DRAMATIC Productions are back at the Tivoli this Summer, with two plays, the Mike Leigh classic Abigail’s Party, and another play by the ever-prolific Alan Ayckbourn. Things We Do For Love is described by director Tracy Murray as “not done very often as the set is very complicated”, and when I looked it up online and found that it calls for the lower half of an upper floor to be part of the set, I was intrigued to see what she and her team had done to deal with this.
In reality, they didn’t do anything, they simply gave us a whole room, but I should not have worried, based on the three previous Ayckbourn plays I have seen them produce. The other three have all been completely honest to the playwright’s principle, that his plays are not written or described as comedies, but just plays, so that when performed with honesty and realism, true comedy comes through naturally, as well as something deeper.
As with most Ayckbourn domestic dramas the plot could be almost anything, as it is all about the wonderful characters he inhabits them with, in this case Barbara, who is about to rent her flat to old school pupil Nikki and her new fiance Hamish, and who has an admirer, Gilbert, living in her downstairs flat. Barbara works as assistant to Marcus, and she obviously wishes she was more than just his secretary. Marcus, along with his younger assistant, are two of Ayckbourn’s offstage characters who do not appear, like the infamous Dick and Lottie Potter in Absurd Person Singular, guests at each of the three gatherings in the play but never seen.
The four characters we do see are complete people, with their own idiosyncrasies and foibles, and the challenge for the actors and director is to help make us believe in them, to make them as real as people we already know, or at least people we might encounter on the “Clapham Omnibus” or in our favourite supermarket. Dramatic Productions seem to get this just right, and we find ourselves fascinated by Barbara’s central heating before the first scene has hardly started. Russell Biles, as Gilbert, who turns out to be much more than just an admirer, begins the play as a lovable odd-job man, telling us how the heating system works, and by the interval is an entirely convincing worshipper at his own shrine to Barbara, complete with many of her clothes and a ceiling painting of her wearing little more than a smile. The horror and surprise with which this painting is discovered and described is a high-point of this production, and shows off the acting skills of Celia Muir and Mark Freestone, playing Nikki and Hamish, very well. These two have to to play a sickeningly in love couple at the beginning whose relationship ends suddenly, leaving Nikki almost destroyed and Hamish in a brand new relationship, and I believed both of them. Julia Savill as Barbara convinces us she is almost a sexless spinster for the first half of the play before turning the Tivoli into Wimborne’s very own Cougar Town and almost sprinting into bed with Hamish as the first half ends. Yes, some of the twists and turns of the plot may seem a little far fetched, but as long as they are played with honesty, as they were tonight, we can believe almost anything.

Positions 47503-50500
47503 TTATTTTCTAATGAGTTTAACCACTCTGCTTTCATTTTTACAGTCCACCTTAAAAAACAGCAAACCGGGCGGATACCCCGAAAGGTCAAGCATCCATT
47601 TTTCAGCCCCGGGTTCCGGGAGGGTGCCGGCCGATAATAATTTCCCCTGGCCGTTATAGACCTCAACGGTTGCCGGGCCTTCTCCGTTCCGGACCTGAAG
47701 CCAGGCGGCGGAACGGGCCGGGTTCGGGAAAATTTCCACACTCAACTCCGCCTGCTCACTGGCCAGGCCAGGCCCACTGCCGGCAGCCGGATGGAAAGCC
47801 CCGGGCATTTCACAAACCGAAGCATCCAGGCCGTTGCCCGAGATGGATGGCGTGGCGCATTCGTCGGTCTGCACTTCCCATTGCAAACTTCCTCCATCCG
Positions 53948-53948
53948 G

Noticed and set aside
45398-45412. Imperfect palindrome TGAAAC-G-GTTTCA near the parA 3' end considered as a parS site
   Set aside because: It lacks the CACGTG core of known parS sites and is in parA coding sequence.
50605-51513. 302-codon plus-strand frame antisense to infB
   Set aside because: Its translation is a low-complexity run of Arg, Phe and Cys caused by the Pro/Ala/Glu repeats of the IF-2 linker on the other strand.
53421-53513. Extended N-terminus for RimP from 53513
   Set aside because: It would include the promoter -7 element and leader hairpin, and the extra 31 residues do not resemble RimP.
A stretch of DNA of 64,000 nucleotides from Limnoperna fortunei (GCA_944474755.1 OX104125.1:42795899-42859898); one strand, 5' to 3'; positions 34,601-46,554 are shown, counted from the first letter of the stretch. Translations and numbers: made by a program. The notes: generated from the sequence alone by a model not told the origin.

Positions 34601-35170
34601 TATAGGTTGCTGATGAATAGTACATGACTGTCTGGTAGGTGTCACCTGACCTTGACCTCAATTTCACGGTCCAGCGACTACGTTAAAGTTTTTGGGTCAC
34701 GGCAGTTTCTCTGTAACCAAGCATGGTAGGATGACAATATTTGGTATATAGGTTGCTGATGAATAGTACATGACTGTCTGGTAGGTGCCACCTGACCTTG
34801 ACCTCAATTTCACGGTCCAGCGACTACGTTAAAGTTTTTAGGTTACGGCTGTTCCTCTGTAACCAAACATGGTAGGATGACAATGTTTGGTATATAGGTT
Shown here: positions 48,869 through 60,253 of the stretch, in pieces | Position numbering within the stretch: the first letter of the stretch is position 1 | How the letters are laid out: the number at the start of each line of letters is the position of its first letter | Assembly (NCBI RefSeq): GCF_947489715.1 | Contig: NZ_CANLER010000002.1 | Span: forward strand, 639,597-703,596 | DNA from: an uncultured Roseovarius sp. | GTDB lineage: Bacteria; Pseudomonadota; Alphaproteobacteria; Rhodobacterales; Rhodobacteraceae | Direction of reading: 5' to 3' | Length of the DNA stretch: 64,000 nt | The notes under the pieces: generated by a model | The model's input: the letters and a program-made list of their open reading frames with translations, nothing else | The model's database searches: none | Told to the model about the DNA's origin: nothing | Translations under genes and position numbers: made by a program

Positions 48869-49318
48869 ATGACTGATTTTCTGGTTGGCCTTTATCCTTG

This is rare opportunity to see another of Ayckbourn’s wonderfully-observed pieces of writing, and although part of me wonders how some possibilities for physical humour may have been missed by not having three floors on top of each other, it is bold and brave to see it attempted, and executed so well, on a local stage. As I have said before, I look forward to the next Ayckbourn in the safe and reliable hands of Dramatic Productions.